Daylight can be defined as diffuse light through clouds or partially cloudy skies. In a cloudy climate, the diffuse sky is often the main source of useful daylight.
For climate conditions in which cloud cover exists (no visible sun for a substantial percentage of the year), we should design to optimize daylight. In this case, the light source is the sky, not the sun or sunlit surfaces. Still, some of the sunlight strategies also apply to daylight, such as using light efficiently, controlling the amount of light, and integrating with architecture. Because the overcast sky not a point source it is an area source.
Here are the basic approach to the daylighting strategies;
1. Maximize solid angle of the sky seen from the task or light-reflecting surfaces. In practice, this means that tasks cannot be too far from the aperture. (windows and skylights). However apertures can be larger for daylighting than for sunlighting.
2. Shade to prevent glare. avoid direct views of overcast sky because it is a bright source of potential glare. Shading is not needed on the building exterior since heat gain is not a problem from overcast sky conditions.
3. Do not block light. Do not use solid light shelves or overhangs. They are not effective for redistributing light in overcast sky conditions and may reduce the amount of daylight reaching the task.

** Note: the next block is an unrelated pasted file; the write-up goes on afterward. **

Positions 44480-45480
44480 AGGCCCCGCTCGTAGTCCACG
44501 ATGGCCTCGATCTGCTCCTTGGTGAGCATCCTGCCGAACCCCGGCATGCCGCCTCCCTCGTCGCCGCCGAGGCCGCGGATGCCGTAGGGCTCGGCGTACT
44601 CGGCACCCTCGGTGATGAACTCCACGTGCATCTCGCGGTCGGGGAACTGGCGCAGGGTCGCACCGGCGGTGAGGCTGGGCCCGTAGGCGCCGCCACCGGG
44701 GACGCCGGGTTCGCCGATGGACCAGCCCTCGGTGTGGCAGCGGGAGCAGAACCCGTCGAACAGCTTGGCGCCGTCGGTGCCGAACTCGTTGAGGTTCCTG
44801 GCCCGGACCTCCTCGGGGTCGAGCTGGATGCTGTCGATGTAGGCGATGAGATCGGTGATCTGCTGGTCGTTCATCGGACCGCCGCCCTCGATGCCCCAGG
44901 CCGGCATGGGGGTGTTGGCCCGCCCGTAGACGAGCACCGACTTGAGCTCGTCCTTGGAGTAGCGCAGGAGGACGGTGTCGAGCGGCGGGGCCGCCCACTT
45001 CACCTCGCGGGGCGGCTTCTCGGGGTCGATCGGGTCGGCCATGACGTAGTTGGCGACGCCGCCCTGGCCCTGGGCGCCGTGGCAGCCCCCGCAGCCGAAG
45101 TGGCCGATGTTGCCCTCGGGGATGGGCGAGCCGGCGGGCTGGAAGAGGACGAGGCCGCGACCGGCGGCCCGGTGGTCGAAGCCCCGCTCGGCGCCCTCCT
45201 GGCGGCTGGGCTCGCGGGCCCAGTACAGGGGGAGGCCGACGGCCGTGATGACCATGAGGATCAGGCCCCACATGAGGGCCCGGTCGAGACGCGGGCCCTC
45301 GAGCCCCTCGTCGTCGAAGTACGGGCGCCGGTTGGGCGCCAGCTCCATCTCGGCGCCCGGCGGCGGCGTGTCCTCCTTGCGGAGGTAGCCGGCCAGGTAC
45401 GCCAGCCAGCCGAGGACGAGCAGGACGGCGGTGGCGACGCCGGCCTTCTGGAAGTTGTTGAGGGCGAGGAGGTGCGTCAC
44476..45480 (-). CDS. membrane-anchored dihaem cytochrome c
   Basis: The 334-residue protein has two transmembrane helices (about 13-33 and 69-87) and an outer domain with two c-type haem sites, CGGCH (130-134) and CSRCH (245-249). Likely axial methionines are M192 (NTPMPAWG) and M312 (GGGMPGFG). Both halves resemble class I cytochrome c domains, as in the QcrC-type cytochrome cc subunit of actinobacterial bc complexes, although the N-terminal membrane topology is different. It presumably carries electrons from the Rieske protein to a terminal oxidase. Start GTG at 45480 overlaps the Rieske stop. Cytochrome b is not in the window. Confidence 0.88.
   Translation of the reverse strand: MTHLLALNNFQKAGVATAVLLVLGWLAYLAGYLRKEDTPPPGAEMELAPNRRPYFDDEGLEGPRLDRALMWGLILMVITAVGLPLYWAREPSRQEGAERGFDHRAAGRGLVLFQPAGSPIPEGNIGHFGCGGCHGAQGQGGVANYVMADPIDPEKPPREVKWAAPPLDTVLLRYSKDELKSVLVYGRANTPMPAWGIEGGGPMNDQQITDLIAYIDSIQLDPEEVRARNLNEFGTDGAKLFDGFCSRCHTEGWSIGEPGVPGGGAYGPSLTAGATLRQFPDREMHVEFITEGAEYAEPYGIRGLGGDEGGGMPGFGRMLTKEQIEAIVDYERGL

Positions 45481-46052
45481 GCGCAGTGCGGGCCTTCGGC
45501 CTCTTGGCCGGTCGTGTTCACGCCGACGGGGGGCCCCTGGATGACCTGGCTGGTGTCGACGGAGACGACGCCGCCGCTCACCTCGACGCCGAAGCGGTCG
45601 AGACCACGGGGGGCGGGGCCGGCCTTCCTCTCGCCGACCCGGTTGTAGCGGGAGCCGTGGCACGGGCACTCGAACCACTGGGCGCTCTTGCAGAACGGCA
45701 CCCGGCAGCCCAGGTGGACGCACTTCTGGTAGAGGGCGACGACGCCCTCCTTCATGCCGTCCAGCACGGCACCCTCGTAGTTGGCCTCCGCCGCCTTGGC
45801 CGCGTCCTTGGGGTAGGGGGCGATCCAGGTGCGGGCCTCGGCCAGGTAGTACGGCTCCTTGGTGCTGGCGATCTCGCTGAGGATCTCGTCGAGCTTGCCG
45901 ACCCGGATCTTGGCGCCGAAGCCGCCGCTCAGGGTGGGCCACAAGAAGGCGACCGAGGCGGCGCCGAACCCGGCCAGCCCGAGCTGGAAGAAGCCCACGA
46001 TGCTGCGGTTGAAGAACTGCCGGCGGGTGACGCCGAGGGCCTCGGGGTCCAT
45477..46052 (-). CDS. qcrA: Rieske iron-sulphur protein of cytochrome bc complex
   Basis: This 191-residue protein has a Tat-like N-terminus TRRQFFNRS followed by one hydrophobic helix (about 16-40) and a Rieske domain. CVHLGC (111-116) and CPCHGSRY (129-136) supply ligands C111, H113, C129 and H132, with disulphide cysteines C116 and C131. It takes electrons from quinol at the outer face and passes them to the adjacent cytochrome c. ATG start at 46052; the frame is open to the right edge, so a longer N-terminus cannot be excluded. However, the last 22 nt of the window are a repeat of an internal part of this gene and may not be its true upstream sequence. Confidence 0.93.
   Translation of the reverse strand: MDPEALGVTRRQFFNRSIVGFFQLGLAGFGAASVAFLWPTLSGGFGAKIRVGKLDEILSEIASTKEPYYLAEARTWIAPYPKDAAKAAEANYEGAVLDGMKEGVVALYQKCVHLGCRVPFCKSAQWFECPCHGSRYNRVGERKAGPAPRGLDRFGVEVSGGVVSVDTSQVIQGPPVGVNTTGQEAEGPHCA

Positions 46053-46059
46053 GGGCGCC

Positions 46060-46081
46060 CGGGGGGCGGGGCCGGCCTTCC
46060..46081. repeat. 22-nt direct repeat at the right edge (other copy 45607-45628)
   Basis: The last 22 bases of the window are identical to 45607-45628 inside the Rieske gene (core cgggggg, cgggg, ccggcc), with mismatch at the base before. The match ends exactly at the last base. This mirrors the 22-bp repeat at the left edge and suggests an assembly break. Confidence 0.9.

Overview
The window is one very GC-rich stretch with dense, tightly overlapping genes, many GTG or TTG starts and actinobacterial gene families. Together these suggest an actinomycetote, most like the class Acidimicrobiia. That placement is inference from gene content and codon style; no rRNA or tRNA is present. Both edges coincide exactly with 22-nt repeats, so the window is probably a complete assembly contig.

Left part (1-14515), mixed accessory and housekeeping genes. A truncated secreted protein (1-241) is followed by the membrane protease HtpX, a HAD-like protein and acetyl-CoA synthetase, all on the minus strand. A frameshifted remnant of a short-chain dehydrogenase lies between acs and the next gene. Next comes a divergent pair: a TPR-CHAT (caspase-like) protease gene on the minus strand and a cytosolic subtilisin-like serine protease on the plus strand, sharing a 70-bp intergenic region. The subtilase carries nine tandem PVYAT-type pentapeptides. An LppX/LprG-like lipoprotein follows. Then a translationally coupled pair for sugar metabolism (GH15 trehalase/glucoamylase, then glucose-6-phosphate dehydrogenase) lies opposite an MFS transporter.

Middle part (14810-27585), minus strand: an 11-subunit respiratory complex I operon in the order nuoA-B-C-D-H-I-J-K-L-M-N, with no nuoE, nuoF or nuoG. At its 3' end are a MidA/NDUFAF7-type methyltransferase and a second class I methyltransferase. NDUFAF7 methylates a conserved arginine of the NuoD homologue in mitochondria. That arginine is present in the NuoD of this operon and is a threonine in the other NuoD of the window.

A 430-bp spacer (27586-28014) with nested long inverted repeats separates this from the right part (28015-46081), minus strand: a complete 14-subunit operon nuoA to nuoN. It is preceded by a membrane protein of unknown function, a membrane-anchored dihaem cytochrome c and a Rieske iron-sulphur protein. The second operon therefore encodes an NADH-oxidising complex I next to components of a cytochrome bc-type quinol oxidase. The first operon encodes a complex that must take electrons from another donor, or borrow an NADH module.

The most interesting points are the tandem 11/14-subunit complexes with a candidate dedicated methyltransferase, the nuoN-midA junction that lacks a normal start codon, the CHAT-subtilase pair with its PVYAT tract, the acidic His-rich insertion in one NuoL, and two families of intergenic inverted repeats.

4. Locate openings high. Openings should see the brightest part of the sky. The overcast sky at the zenith is about 3 times brighter than at the horizon. High window locations and horizontal skylights will provide the best access to light from overcast sky.
5. Shape space to minimize absorption of light. Use high-reflactance interior finishes. Maximize the ceiling height near windows to allow high windows and slope ceiling down toward the rear to minimize interior surface area.
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Sources; Architectural Lighting by M. David Egan and Victor W. Olgyay